(1) Memphis 85, (2) Texas 67 [69 possessions]
The first game of the day produced yet another Elite Eight whitewash, as Memphis was able to score against the Texas zone, the Texas man-to-man, and the Texas box-and-one with regularity. On top of that, Memphis made 30 of 36 free throws. For a team that generally wins with their D, the Tigers have put together consecutive offensive masterpieces, although this effort was padded a bit in garbage time by the parade of successful free throws.
In fact, to say that the Tigers win with defense is becoming outdated. As long as Memphis is getting Shawn Taggart and Joey Dorsey to chip in 20-25 points combined, this is an offense to be feared. As long as the Tigers arenít going to settle for 3-point shots when they face zone, this is an offense to be feared.
Amazingly, Texas finished the game with just eight turnovers. This is amazing because they racked up all eight in the first 16:15 of the game. By that point, the Horns were down 17. Texas didnít commit a giveaway the rest of the game and still was unable to make up ground, as Memphis continually forced Texas into difficult shots and pounded it inside on the offensive end.
(1) Kansas 59, (10) Davidson 57 
It all came down to this one with Doomsday hanging in the balance, and the forces of evil won. Unlike Memphis, the Jayhawks relied heavily on their defense. Stephen Curry got his (25 points), but needed 25 FGA's and 3 FTA's to get there. Davidson is more than just Curry, but it needs an efficient Curry in order to have a solid offensive performance. The Wildcats' season ended much the same way it began, by taking a national power to the limit in a maddeningly tense game. Neither team led by more than six, and Davidson had a final possession to win the game.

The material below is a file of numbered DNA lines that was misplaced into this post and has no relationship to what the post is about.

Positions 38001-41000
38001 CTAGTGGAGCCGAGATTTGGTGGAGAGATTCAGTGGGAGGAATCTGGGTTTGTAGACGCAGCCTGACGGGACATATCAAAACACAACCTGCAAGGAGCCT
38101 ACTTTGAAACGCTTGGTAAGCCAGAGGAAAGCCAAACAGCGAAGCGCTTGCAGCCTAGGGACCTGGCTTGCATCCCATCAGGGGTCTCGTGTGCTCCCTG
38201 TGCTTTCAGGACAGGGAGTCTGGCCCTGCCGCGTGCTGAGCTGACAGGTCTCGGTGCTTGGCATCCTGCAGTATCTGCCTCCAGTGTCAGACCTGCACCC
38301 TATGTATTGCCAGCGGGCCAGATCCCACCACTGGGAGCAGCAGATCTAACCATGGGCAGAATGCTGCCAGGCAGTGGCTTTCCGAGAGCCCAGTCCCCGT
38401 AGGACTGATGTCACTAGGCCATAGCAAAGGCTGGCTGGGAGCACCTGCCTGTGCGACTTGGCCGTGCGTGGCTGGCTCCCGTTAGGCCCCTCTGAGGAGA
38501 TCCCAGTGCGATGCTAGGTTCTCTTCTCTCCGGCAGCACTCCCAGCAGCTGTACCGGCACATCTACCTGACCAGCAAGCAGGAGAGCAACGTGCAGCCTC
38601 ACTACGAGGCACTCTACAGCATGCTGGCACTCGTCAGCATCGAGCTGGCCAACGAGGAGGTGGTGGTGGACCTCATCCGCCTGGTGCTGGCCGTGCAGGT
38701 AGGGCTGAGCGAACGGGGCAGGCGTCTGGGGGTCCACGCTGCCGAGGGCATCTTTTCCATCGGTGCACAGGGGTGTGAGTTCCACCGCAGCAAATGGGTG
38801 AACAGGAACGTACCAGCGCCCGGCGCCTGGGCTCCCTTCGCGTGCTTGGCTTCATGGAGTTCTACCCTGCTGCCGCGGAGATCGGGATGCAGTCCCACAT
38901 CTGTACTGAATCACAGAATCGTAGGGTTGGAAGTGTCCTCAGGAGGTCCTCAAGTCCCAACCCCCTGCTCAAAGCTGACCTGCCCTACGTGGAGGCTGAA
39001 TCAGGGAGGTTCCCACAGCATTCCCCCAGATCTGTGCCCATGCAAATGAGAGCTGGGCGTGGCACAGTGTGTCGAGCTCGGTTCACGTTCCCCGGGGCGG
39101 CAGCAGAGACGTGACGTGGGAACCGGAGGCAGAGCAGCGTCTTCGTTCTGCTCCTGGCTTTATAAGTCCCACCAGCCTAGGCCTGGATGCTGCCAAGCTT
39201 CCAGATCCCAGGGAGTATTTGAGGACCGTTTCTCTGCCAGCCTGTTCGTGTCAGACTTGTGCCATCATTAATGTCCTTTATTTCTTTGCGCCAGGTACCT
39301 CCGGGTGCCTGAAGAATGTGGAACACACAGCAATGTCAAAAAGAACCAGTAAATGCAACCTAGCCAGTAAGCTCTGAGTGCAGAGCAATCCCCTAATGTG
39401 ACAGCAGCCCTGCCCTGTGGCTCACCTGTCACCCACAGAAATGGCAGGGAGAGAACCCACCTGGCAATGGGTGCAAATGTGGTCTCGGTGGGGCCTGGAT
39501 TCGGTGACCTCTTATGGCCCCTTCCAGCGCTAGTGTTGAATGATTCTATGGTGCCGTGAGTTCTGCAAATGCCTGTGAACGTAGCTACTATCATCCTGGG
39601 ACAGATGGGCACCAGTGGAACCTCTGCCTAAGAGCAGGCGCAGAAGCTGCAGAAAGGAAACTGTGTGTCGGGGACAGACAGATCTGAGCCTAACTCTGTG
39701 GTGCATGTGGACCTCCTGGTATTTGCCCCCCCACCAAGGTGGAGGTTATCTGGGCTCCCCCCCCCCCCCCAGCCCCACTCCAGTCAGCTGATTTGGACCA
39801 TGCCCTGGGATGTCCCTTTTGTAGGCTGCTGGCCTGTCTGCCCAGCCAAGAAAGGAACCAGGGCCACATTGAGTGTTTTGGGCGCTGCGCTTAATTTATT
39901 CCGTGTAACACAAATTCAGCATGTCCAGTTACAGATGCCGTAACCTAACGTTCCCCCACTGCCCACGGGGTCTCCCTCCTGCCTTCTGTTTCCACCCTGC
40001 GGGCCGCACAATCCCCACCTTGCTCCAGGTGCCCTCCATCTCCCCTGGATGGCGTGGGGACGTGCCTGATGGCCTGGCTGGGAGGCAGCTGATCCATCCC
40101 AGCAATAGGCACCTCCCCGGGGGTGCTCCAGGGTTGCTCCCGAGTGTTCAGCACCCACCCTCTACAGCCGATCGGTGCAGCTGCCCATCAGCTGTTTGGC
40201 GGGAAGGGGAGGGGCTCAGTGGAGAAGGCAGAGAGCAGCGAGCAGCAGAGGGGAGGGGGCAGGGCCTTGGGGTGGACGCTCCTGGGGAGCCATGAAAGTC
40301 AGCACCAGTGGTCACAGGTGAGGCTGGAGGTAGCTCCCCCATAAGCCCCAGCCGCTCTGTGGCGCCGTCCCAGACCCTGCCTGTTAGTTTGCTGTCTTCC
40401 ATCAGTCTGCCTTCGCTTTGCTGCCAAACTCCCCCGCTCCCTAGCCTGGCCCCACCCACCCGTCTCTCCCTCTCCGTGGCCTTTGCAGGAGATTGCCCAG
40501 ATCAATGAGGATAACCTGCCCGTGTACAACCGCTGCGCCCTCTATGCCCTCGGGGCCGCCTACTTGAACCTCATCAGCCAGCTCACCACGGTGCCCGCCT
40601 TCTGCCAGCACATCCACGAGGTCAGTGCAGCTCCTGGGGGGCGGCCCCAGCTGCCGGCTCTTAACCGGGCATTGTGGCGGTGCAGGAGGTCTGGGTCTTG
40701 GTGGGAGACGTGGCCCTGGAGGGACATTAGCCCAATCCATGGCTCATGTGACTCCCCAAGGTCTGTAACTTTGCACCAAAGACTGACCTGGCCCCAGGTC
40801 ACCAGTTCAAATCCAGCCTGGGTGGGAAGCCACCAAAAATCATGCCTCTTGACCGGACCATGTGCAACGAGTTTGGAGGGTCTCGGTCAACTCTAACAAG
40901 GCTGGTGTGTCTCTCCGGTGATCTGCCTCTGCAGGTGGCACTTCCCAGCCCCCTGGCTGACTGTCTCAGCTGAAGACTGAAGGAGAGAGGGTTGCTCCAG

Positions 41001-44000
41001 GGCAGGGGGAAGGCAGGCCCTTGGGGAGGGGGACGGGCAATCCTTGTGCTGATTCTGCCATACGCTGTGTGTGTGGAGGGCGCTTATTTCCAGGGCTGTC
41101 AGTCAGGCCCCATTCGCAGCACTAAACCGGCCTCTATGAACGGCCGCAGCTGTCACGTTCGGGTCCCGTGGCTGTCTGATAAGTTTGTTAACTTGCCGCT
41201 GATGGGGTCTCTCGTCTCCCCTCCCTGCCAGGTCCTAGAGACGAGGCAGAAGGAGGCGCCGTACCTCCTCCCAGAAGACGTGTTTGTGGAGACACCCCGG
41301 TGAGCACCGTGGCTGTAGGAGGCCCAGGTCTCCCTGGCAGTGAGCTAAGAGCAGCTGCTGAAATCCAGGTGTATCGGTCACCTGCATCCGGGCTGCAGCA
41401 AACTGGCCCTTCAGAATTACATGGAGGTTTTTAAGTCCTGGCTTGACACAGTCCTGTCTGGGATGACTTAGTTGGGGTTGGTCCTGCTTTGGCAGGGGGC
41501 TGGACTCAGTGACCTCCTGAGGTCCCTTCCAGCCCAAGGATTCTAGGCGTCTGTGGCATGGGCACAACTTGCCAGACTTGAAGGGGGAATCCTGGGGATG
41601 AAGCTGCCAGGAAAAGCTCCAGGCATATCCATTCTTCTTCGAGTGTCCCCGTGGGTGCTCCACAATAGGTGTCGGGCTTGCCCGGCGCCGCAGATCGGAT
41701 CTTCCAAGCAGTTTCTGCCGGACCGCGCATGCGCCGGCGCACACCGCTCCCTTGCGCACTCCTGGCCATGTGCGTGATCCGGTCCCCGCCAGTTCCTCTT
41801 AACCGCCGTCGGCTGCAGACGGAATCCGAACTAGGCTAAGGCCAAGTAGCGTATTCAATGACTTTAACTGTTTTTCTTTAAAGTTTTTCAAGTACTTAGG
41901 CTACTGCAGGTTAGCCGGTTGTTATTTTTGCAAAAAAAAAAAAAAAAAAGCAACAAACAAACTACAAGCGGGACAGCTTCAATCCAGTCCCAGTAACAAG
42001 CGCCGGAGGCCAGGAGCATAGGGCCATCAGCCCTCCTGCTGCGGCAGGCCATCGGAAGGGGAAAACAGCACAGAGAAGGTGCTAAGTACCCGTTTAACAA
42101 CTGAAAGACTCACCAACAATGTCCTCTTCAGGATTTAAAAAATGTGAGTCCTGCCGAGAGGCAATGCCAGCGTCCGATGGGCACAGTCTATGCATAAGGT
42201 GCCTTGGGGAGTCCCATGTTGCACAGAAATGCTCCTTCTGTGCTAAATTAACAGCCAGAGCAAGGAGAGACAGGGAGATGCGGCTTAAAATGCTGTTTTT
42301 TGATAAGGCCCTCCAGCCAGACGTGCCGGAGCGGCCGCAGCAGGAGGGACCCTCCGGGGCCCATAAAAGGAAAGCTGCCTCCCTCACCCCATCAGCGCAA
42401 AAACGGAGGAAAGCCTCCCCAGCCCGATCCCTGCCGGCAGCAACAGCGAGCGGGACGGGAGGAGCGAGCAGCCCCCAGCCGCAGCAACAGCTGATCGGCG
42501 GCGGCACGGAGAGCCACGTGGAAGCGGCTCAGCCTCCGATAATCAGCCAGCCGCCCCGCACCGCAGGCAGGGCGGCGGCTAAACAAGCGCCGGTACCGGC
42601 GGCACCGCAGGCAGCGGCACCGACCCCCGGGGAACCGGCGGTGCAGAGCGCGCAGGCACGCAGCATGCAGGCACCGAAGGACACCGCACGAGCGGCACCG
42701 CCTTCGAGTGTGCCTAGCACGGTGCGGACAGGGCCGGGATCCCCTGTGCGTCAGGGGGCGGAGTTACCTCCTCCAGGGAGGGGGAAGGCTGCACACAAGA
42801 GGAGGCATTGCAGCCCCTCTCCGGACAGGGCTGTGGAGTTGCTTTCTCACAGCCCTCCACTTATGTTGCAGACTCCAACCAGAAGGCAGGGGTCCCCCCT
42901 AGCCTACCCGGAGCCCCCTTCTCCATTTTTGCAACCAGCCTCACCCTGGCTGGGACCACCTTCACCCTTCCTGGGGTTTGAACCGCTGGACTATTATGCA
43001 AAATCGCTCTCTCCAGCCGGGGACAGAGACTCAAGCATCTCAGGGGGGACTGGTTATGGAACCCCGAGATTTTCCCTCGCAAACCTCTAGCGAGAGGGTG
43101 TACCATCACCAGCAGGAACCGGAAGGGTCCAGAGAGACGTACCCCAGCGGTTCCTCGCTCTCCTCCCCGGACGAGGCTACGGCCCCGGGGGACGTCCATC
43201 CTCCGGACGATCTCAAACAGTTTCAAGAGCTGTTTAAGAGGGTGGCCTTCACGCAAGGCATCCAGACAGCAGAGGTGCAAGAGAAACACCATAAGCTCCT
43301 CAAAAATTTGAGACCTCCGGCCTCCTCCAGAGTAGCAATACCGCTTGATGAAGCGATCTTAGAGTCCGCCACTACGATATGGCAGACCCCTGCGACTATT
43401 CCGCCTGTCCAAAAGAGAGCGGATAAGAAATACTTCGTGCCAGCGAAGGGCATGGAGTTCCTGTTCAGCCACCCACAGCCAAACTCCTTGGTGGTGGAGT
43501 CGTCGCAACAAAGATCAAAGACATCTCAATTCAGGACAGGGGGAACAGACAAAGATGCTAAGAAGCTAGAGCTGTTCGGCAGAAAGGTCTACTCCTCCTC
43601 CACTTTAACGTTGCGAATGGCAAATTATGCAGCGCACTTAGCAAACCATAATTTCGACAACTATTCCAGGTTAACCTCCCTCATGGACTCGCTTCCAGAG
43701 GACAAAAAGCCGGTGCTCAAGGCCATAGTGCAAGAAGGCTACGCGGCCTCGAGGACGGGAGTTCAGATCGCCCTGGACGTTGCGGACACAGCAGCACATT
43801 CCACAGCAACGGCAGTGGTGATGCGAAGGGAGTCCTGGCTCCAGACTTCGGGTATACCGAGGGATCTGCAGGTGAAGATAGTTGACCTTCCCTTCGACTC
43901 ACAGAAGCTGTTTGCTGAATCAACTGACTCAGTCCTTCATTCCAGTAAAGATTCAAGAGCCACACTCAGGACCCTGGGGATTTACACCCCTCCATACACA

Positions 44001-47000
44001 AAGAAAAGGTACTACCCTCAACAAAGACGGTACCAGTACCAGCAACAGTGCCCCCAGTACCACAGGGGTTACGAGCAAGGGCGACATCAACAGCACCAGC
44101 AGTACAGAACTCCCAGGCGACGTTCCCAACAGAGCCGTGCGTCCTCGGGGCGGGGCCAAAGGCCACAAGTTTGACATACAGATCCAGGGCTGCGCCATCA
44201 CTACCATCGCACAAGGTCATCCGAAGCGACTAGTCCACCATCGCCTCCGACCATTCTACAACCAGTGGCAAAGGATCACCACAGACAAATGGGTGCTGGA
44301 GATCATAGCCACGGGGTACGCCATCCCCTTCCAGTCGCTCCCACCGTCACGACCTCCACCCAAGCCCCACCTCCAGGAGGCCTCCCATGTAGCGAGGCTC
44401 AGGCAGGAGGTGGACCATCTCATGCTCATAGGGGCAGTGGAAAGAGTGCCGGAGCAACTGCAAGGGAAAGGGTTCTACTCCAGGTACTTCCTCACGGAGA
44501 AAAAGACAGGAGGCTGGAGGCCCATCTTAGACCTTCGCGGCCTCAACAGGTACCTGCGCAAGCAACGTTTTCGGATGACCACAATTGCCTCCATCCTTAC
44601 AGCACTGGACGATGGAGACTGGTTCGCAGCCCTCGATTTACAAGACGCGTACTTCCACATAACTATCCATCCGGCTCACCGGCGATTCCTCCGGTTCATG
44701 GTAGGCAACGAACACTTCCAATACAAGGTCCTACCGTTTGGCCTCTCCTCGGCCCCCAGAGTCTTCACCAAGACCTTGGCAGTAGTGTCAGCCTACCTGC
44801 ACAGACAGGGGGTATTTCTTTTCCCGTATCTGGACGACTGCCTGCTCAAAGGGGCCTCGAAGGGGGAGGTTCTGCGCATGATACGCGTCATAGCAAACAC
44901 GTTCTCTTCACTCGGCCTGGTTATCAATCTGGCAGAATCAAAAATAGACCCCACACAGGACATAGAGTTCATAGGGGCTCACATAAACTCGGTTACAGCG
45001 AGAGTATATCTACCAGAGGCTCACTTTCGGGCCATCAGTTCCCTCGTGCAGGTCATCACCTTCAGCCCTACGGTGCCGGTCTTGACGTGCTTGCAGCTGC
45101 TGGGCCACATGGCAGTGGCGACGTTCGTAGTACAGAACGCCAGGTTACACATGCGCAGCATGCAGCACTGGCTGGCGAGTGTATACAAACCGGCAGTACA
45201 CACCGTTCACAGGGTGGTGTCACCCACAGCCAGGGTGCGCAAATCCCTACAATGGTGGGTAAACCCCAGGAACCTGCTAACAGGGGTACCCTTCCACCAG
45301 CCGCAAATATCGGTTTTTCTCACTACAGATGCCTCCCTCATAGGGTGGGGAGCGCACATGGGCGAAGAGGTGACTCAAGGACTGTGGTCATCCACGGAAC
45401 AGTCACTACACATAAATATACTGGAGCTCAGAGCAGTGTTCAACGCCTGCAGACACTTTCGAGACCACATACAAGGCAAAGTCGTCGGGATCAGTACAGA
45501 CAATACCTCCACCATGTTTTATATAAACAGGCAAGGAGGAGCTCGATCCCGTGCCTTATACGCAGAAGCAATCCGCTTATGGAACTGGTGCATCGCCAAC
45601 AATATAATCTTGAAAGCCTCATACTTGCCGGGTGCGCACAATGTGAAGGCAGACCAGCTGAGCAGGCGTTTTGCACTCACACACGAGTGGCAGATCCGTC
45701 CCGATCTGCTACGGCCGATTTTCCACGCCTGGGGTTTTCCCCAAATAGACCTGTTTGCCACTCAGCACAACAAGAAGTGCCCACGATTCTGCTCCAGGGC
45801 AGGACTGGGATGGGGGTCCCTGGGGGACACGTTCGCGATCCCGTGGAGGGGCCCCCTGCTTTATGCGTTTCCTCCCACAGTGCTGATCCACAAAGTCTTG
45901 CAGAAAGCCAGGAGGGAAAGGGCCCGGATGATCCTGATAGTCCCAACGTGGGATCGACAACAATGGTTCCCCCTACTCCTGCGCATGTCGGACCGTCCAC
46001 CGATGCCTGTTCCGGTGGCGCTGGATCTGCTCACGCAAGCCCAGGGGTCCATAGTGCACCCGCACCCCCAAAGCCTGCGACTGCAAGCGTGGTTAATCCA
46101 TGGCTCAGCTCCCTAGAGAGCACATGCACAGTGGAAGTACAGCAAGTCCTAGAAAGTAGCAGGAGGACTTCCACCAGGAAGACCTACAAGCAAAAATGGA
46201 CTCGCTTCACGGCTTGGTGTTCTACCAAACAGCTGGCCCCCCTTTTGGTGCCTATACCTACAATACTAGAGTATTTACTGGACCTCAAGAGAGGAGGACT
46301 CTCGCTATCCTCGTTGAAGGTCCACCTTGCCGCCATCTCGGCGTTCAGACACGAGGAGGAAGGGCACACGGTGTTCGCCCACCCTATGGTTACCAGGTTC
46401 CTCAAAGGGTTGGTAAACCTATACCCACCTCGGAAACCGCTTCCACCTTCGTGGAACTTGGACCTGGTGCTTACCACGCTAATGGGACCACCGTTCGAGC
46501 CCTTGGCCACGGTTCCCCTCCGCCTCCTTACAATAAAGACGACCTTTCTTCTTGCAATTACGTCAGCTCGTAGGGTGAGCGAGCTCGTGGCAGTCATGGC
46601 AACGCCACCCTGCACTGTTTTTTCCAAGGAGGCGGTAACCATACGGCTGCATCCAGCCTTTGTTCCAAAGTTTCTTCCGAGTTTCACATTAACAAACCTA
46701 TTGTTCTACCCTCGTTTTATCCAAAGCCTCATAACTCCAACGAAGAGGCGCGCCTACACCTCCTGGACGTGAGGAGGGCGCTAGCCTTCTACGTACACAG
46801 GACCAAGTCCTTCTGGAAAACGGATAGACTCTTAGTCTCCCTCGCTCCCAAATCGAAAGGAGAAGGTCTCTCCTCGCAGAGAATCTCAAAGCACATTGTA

Jason Richardsí three-point heave barely drew iron, and the nation is now left to face the first ďFantastic FourĒ of exclusively one seeds in the 30 years that this event has been seeded. Even more shocking, D-I teams played 5,586 games this season and we didnít learn a thing about college basketballís elite. Most people identified the four best teams before Richmond and Maine played in the first contest of the season on November 5th. Some five months later, it has been confirmed that UNC, Memphis, UCLA, and Kansas are the top four teams in the nation. For the first time ever, madness didnít make the Final Four. The four best teams will play three games to determine a national champion.
This has a couple of major ramifications in college hoops. First, you canít ridicule the one dude in your pool that picks all the one seeds next season. In fact, that one dude will now become about ten and probably include you. Second, it provides increasing evidence that weíve entered an era of decreased parity. In 2005, the two best teams in the country met in the final game. Last season, we were just three games from realizing the Doomsday Scenario, while Florida completed a run of 12 consecutive tournament wins.
Conventional wisdom says that the increase of players leaving early for the NBA increases parity. I think itís becoming clear that the opposite is true. If every player stayed four years, the top high school talent would be better dispersed, because blue-chippers are looking for playing time first. The way it is now, top talent is just as likely to find playing time at the traditional powers as anywhere else.
Thatís the case this season. Keep in mind that three of the four teams still alive lost players to the NBA last season that had eligibility remaining, yet this group of four was the most dominant group of top seeds weíve ever seen. Richardsí shot was the only time in the tournament a one seed surrendered a shot that would have lost it the game had it gone in. There was very little luck involved in any of these teamsí journeys to San Antonio.
Ken Pomeroy is an author of Basketball Prospectus.
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